ANCIENT IDEAS RISE AGAIN
The ancient love affair with copper continues to this day. Modern Spiritualists, like those of thousands of years ago, have reignited their passion for copper’s energy into a spiritual evolution. As with most of their beliefs, Spiritualists have taken the true scientific property of a mineral and made it fit their own structure. Because copper conducts electricity and heat, copper is also the conduit of the Spiritualist’s belief system.
According to their myths, copper holds the ability to steer spiritual energy back and forth from individuals, crystals, auras, the mind and the spirit world. They also believe in the power of copper to amplify thoughts, to receive and send psychic communication and they use this energy to channel hoaxes throughout the world.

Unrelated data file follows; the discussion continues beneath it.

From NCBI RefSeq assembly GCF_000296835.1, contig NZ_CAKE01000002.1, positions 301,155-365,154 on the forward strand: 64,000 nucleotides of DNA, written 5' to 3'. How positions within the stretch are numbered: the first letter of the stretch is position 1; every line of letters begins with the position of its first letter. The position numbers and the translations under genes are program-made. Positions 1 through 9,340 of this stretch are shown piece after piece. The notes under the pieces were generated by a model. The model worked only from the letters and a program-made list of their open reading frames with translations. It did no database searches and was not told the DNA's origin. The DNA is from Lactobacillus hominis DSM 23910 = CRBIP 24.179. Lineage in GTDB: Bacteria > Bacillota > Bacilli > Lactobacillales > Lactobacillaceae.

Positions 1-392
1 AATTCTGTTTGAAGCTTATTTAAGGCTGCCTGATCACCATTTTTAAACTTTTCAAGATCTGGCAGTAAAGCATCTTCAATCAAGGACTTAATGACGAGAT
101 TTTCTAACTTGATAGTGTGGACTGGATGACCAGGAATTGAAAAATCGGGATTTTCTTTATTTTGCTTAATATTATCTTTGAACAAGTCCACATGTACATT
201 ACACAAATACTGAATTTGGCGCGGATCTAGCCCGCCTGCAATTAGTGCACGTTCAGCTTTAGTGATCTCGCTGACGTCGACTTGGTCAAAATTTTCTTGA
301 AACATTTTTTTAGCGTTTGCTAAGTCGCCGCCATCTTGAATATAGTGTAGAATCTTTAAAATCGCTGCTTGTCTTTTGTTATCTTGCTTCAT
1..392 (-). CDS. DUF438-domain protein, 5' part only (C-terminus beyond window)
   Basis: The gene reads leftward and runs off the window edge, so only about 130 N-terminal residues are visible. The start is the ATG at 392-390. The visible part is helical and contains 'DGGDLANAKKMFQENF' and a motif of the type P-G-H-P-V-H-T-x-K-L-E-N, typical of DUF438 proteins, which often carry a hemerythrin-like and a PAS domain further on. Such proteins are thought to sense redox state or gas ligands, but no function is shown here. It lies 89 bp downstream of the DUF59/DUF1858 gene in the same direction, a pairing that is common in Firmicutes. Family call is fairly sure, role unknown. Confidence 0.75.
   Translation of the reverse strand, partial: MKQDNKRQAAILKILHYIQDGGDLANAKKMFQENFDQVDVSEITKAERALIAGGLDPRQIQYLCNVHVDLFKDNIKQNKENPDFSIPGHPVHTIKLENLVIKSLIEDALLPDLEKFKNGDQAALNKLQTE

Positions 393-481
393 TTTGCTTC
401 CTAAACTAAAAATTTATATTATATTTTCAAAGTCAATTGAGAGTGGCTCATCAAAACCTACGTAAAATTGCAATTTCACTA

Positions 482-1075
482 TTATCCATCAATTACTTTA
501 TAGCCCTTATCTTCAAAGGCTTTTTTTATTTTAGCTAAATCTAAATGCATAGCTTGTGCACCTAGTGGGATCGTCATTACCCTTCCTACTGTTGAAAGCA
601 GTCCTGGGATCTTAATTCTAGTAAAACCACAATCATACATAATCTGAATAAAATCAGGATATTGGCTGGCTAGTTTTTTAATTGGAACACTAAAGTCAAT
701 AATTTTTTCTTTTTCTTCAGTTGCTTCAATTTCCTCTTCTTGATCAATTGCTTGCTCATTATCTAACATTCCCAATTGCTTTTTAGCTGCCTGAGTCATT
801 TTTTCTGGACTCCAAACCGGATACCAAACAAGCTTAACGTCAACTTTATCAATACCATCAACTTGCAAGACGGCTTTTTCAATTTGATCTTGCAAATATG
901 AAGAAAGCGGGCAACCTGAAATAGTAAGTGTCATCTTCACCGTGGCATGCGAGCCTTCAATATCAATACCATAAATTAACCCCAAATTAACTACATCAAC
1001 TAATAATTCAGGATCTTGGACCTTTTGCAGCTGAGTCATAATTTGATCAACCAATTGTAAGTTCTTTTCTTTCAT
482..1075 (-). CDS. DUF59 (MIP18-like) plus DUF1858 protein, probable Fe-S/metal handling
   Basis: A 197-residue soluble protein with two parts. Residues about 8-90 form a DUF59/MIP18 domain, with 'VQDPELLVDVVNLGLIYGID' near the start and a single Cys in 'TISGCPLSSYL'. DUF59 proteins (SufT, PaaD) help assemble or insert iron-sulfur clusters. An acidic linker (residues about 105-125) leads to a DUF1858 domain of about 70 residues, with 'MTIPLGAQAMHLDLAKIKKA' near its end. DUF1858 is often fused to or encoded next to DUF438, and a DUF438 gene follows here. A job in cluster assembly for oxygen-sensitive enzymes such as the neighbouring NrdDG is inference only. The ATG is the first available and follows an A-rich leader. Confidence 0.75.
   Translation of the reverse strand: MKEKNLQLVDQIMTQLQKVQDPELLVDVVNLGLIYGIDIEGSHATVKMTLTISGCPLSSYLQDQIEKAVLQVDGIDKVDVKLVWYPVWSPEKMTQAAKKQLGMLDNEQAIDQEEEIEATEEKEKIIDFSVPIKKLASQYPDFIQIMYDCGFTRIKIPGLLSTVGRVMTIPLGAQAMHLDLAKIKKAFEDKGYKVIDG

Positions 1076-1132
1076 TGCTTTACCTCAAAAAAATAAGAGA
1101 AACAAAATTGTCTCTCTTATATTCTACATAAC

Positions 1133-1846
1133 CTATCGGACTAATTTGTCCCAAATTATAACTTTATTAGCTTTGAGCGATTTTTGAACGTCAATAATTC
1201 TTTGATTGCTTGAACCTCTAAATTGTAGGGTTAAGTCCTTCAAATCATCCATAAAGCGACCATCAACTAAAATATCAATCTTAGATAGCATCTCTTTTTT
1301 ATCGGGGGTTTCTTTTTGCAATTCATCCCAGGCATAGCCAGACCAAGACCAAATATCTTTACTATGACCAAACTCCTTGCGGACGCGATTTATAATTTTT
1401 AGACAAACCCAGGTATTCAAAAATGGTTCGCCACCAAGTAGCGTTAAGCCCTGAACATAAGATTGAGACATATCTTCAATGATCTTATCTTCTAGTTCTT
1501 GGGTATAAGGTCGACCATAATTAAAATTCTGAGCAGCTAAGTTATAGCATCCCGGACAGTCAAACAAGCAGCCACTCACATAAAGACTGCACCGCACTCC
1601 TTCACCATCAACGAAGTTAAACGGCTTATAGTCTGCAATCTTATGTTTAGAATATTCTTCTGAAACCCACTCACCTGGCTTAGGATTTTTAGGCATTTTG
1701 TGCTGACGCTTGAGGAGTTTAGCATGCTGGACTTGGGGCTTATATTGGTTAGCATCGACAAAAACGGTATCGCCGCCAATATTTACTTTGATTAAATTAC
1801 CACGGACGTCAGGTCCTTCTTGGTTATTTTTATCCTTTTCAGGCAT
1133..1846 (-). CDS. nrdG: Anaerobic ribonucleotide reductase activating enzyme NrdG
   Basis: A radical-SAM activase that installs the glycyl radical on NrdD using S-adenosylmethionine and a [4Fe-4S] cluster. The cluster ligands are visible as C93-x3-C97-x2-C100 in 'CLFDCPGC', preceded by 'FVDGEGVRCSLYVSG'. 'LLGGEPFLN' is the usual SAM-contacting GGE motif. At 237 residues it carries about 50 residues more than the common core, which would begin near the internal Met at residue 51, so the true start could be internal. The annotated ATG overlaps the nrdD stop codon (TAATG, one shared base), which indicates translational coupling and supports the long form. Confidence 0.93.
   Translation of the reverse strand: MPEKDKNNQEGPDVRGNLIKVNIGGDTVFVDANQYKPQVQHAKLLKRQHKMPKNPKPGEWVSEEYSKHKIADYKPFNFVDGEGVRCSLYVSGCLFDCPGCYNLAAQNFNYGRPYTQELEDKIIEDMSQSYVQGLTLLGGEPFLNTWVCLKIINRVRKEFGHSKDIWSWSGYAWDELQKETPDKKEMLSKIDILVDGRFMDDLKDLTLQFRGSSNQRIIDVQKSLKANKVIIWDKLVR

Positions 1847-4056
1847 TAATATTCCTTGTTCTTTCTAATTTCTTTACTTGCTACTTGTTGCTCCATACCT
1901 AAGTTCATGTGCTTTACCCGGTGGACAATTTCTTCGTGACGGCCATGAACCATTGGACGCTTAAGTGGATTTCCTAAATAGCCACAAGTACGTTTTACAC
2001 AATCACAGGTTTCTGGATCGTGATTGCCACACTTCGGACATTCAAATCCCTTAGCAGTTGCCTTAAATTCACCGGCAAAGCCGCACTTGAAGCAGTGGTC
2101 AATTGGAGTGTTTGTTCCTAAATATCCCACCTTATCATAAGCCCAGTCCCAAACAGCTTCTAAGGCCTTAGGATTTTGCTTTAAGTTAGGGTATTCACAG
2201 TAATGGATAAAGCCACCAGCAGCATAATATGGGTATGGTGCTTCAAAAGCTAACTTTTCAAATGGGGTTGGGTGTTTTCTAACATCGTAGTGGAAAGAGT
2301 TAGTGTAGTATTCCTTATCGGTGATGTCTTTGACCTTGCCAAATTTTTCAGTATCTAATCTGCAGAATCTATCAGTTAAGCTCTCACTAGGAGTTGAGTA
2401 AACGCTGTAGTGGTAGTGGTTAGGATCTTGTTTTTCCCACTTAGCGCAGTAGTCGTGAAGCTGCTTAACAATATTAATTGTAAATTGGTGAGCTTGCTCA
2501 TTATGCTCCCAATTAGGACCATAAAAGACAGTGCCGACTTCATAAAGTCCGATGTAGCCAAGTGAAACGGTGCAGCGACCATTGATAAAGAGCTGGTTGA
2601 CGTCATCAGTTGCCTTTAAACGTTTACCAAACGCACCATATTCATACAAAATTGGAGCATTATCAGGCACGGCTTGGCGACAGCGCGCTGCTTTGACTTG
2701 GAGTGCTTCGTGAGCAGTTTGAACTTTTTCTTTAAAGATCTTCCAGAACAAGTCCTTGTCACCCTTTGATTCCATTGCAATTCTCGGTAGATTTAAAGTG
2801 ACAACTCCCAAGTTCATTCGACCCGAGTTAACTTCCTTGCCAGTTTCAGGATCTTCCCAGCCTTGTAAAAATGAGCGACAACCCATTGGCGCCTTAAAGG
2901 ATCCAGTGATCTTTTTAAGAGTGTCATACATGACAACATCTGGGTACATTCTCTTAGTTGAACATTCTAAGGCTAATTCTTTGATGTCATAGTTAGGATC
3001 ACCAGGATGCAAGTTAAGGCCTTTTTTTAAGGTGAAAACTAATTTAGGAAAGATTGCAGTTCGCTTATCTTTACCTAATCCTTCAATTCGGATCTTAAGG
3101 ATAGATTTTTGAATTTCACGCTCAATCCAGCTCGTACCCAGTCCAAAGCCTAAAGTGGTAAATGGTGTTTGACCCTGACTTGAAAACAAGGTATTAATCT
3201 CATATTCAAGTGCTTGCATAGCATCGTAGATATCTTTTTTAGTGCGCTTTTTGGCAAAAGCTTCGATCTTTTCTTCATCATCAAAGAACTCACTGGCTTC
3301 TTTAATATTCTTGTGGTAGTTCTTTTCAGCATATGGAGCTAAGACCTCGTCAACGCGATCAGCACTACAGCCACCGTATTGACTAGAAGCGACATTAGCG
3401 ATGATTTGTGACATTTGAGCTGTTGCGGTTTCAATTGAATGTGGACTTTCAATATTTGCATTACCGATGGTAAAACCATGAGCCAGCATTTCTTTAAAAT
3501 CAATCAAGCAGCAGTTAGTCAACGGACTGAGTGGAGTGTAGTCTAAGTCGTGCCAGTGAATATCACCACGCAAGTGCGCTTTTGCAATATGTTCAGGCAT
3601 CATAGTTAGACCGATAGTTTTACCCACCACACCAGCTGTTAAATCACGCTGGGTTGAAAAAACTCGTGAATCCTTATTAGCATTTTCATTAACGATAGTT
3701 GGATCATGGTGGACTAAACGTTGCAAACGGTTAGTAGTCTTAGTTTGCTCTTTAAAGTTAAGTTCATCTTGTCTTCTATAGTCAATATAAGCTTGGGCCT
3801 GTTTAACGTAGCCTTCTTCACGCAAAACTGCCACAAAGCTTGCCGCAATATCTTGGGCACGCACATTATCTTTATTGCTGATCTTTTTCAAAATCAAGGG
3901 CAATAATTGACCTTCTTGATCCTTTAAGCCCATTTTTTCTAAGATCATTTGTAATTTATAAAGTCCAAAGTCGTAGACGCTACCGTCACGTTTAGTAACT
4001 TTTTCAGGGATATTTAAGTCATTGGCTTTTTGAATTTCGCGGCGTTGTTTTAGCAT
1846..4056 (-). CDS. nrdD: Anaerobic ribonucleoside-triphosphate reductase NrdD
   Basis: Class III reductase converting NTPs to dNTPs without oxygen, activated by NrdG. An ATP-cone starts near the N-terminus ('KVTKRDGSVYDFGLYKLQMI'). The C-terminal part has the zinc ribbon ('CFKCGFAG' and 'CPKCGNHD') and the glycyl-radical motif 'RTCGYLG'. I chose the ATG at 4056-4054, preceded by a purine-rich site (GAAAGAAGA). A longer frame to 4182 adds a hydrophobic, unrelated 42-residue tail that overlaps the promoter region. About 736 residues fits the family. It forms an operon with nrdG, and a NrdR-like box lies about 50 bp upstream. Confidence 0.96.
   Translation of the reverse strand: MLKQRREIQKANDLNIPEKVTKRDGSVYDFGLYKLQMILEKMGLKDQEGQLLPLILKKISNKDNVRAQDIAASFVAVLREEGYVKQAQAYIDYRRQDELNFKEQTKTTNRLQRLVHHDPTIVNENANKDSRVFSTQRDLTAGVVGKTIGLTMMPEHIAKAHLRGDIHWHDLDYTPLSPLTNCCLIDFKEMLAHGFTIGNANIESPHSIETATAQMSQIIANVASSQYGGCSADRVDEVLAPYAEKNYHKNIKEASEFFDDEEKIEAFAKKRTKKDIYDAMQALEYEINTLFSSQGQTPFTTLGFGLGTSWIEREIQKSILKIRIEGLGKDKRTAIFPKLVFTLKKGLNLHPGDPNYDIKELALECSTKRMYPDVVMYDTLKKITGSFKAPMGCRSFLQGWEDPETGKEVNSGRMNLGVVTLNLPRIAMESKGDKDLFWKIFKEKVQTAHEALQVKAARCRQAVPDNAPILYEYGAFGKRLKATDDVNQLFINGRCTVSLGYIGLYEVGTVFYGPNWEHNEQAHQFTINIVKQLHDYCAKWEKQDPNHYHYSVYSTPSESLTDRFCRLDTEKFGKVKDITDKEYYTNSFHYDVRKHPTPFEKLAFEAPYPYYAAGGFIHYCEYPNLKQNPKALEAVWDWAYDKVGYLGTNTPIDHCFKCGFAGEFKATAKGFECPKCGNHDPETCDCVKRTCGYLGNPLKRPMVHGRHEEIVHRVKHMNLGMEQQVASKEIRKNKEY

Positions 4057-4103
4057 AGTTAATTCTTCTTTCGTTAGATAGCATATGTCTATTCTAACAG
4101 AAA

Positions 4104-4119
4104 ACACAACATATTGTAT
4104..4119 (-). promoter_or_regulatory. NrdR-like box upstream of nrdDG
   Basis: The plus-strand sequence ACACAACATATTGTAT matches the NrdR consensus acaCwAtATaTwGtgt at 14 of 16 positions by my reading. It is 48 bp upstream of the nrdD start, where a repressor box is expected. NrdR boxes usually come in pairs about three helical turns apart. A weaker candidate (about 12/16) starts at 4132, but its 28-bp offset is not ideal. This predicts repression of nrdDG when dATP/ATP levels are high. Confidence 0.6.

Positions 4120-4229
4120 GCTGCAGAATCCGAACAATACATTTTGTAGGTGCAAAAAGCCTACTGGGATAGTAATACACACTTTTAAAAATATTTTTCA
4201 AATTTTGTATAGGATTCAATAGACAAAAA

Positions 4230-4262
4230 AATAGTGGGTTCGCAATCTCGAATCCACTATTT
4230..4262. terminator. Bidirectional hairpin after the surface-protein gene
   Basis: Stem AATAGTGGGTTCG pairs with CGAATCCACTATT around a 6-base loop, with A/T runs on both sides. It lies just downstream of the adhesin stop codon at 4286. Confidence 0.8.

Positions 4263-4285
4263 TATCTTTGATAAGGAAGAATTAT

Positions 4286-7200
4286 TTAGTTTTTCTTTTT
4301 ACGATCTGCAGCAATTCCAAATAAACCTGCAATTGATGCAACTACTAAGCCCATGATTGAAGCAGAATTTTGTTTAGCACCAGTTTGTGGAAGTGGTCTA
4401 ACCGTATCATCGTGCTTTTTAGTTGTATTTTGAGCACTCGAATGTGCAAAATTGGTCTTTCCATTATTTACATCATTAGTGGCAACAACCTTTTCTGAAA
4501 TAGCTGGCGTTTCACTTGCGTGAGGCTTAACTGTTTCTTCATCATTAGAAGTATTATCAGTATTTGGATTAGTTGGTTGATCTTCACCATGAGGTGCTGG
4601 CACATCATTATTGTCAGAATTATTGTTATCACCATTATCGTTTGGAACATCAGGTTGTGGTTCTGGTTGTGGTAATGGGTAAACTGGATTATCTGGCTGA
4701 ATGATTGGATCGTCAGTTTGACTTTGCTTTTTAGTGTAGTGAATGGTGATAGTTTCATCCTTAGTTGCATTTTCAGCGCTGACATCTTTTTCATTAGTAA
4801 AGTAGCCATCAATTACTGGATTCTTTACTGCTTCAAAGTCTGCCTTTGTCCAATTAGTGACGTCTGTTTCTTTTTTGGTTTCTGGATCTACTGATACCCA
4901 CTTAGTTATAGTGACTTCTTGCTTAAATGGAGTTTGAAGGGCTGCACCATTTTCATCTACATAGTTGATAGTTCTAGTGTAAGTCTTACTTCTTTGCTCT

New Age followers carry these metals with their stones and crystals to “straighten” the properties when creating crystal wands to connect with spirits, and for channeling spirits and increasing cosmic awareness. Thus today’s Spiritualists find copper to play an essential role in their physical and mental healing rites.
The copper elixir that has ignited our past, will continue to burn far into the future as scientists, Spiritualists, and lovers seek to live a blissful future filled with health, beauty and inner fulfillment.